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March 14, 2019/Pediatrics/Research

C. diff: What’s Raising the Infection Risk in Pediatric Inpatients?

Two types of medications appear to be culprits

650×450 Clostridium difficile

Prior exposure to antibiotics and proton pump inhibitors are associated with an increased risk of acquiring Clostridioides (formerly Clostridium) difficile infection (CDI) among hospitalized children, according to new Cleveland Clinic research.


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Additional high-quality epidemiologic studies are needed to validate the results and explore other potential risk factors. But the findings are an important reminder that clinicians should be cautious about prescribing antibiotics and proton pump inhibitors to pediatric inpatients so as to minimize the threat of hospital-acquired CDI, says study coauthor Charles Foster, MD, of Cleveland Clinic Children’s Center for Pediatric Infectious Diseases.

C. difficile is a Gram-positive, spore-forming bacterium that produces toxins that cause intestinal inflammation and damage to the intestinal cells, resulting in mild to severe diarrhea. It is resistant to many common antibiotics.

CDI is a growing concern among hospitalized children and has been associated with significantly worsened outcomes, including lengthened hospital stays, added hospital costs and increased morbidity and mortality. The emergence of the epidemic hypervirulent BI/NAP1/027 C. difficile strain has heightened the incidence of infection among pediatric inpatients in the last two decades.

Shedding light on pediatric factors

Previous antibiotic exposure and proton pump inhibitor use, among others, are known CDI risk factors in adult patients. CDI risk factors in children are less clear, however, and are confounded by the fact that C. difficile bacteria often are detected in the stool of infants but rarely cause disease in children less than 2 years of age.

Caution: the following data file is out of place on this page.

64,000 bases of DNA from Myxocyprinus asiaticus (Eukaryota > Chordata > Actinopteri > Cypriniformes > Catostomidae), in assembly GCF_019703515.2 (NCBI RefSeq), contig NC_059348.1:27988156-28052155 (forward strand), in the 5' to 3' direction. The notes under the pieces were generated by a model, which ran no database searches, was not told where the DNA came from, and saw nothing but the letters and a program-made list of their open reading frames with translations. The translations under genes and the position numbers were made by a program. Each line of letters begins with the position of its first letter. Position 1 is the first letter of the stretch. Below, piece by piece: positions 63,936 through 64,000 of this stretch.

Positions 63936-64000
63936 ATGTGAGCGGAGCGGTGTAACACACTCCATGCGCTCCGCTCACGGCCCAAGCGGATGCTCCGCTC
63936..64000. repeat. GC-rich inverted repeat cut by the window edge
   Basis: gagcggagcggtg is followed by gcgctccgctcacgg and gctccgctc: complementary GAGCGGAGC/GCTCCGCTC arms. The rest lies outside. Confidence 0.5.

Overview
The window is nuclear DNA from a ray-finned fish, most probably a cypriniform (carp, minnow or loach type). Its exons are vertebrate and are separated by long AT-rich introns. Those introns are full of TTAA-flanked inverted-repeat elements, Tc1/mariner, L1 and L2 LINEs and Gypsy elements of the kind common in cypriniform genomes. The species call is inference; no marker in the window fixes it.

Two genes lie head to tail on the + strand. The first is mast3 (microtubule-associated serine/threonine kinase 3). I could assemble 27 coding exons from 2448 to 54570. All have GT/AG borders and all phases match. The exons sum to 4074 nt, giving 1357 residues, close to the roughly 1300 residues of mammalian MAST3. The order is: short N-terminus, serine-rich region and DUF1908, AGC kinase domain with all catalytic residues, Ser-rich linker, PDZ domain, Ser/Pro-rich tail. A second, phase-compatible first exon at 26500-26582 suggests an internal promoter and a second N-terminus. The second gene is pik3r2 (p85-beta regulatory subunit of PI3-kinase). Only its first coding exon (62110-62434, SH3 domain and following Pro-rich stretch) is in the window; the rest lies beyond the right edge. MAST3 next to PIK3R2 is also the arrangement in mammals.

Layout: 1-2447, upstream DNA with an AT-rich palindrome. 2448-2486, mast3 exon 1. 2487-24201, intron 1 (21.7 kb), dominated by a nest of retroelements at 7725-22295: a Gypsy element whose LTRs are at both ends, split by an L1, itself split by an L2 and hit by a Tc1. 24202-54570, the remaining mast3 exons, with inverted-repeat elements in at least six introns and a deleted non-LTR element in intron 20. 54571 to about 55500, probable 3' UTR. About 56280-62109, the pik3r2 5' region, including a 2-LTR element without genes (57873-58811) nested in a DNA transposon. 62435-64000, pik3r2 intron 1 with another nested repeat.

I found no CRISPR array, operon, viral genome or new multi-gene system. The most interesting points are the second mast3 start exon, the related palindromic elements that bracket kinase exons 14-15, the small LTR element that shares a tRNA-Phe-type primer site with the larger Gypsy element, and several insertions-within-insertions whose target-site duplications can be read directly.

Dr. Foster and his collaborators undertook a systematic review of the literature and meta-analysis in an attempt to evaluate the risk factors among hospitalized children for developing CDI. They screened multiple studies published from 1975 to 2017, ultimately selecting 14 relevant articles that focused on risk factors for developing CDI among hospitalized children. The 14 studies encompassed 10.5 million children, of which 22,320 developed CDI. The studies represented patients in the United States, Italy, Canada, China, Croatia, Japan, Spain and Turkey.

Results of the meta-analysis

The results of the meta-analysis suggested that prior antibiotic exposure and proton pump inhibitor use were associated with an increased risk of CDI in children.

Specifically, hospitalized children with prior antibiotic exposure had twice the risk of developing CDI compared to children without recent antibiotic exposure.

However, because of the limited number of relevant available studies, the meta-analysis could not evaluate the risk of specific antibiotics, and the increased risk was not statistically significant after pooling only adjusted studies. It is likely that antibiotic exposure alters the gut microbiota, decreasing the resistance to C. difficile colonization.


Four studies examined proton pump inhibitor use as a CDI risk factor among hospitalized children. Meta-analysis of those studies demonstrated a significantly elevated risk of CDI among pediatric inpatients. Proton pump inhibitors are also known to alter the gut microenvironment by suppressing gastric acid production. Previous research examining possible proton pump inhibitor-CDI associations has not been definitive, but a linkage is biologically plausible because loss of acidity can disrupt normal gastrointestinal microbial diversity and prolong C. difficile spore survival, increasing CDI susceptibility in children.

Looking forward

More high-quality studies are necessary to confirm the Cleveland Clinic study’s findings and to evaluate possible additional CDI risk factors in pediatric inpatients. Clinicians should continue to judiciously use antibiotics to reduce CDI risk in their hospitalized pediatric patients, and observe similar careful administration of proton pump inhibitors, Dr. Foster says.


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